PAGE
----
But is this set to change? The Conservative’s 2017 manifesto made clear it will reform takeover rules. It set out three main proposals - requiring bidders to make their intentions clear from the outset of a bid, making promises made in the course of bids legally enforceable, and allowing government to freeze bids to allow greater scrutiny. The manifesto cites the protection of critical national infrastructure, mentioning telecoms, defence and energy.

The UK Takeover Panel has since published a consultation paper on statements of intention under the Takeover Code and the government has recently launched a consultation on the scope of proposals to address national security concerns in foreign investment. What is considered “critical national infrastructure” and which national champions government will seek to protect remains to be seen.

How far the government can go with its proposals will depend on the shape of Brexit. If the UK-EU relationship falls outside of the existing EU regime, or if no divorce deal is agreed, the UK will be open to set its own restrictions on all foreign investors. The more challenging constraint is likely to be a practical one however - balancing increased state intervention with the mantra that Britain is open for business post-Brexit.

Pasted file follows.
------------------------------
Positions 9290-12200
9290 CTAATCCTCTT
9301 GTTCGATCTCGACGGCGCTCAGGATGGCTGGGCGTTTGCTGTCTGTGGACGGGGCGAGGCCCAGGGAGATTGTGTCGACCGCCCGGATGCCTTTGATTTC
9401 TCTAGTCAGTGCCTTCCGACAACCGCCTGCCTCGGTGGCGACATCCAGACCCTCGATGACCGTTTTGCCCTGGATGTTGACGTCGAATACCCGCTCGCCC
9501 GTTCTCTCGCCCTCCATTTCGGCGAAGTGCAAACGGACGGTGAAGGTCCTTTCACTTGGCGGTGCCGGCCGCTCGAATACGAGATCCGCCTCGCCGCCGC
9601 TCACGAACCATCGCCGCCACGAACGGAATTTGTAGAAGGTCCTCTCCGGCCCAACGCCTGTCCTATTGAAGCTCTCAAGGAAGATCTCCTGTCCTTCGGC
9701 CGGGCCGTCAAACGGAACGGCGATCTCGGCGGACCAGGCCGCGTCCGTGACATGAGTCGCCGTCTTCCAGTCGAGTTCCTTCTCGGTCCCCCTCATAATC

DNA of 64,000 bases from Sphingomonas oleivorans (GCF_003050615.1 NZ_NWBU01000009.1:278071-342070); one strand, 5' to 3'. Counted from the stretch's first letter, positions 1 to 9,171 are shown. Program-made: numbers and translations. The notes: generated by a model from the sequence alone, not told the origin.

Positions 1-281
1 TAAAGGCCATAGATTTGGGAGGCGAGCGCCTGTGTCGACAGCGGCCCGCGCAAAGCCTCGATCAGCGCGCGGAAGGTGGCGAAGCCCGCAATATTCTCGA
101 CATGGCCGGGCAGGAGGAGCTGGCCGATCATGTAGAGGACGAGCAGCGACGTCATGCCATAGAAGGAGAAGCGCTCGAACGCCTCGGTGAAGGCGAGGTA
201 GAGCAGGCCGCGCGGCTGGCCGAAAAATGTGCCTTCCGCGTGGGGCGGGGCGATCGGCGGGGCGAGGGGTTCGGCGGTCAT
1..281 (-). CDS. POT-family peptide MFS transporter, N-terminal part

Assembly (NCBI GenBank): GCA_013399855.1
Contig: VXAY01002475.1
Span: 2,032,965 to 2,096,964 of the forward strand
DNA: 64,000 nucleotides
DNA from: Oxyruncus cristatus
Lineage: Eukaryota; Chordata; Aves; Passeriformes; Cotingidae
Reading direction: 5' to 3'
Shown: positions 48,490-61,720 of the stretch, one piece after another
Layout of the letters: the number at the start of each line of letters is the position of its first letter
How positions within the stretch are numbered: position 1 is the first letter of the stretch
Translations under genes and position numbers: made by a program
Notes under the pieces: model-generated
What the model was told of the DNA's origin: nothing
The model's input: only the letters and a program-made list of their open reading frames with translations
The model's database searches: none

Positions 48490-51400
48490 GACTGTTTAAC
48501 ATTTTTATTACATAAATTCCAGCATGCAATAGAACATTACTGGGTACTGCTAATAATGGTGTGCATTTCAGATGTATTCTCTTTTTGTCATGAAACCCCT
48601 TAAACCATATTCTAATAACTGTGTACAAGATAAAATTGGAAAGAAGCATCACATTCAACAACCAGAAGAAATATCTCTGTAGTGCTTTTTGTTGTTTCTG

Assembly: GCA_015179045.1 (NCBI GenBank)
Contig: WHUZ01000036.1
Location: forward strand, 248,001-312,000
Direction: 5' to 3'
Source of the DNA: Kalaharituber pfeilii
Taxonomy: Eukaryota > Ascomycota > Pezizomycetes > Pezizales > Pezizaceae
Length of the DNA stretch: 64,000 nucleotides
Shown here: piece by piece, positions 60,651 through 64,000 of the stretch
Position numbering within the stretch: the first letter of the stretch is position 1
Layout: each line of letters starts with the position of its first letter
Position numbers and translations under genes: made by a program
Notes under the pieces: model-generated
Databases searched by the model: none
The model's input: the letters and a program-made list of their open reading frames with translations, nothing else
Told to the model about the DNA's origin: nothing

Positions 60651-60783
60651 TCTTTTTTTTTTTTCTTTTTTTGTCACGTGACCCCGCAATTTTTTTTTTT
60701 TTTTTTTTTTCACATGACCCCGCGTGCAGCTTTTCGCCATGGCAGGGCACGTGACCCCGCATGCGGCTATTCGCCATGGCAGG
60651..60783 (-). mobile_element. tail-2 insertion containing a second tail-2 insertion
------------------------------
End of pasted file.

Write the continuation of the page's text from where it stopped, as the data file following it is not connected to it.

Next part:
2017 M&A deal flows suggest the potential for public interest interventionism has not dampened M&A activity. One thing is clear – foreign investors in the UK and their advisers should expect, and plan for, increased political and media scrutiny. 

'America First' – will M&A suffer?

While the UK is focused on securing new international trade deals, the Trump administration has set about unpicking several of America’s international trade agreements and threatened punitive tariffs on importing manufacturers. Popular tax inversion deal structures have also been targeted with proposals to cut corporation tax rates and scale back taxation of companies’ non-US earnings.

This raises the question of whether President Trump's protectionist agenda will impact deal activity. There have been a number of recent reviews by CFIUS (Committee on Foreign Investments in the US), particularly relating to Chinese acquirers. As well as the Lattice Semiconductor blocked deal mentioned above, several other Chinese investments have been referred to CFIUS in recent months. However, this is not a new trend - the number of CFIUS reviews increased by 40% under the Obama administration compared to the previous administration.

So far, M&A activity remains buoyant – with the number of announced North America M&A deals in 2017 predicted to increase by approximately 10% year on year. President Trump's proposed tax and regulatory changes may well prove to be a boon for M&A activity – provided that acquirers are prepared to weather political uncertainty and potential CFIUS scrutiny.

Navigating FDI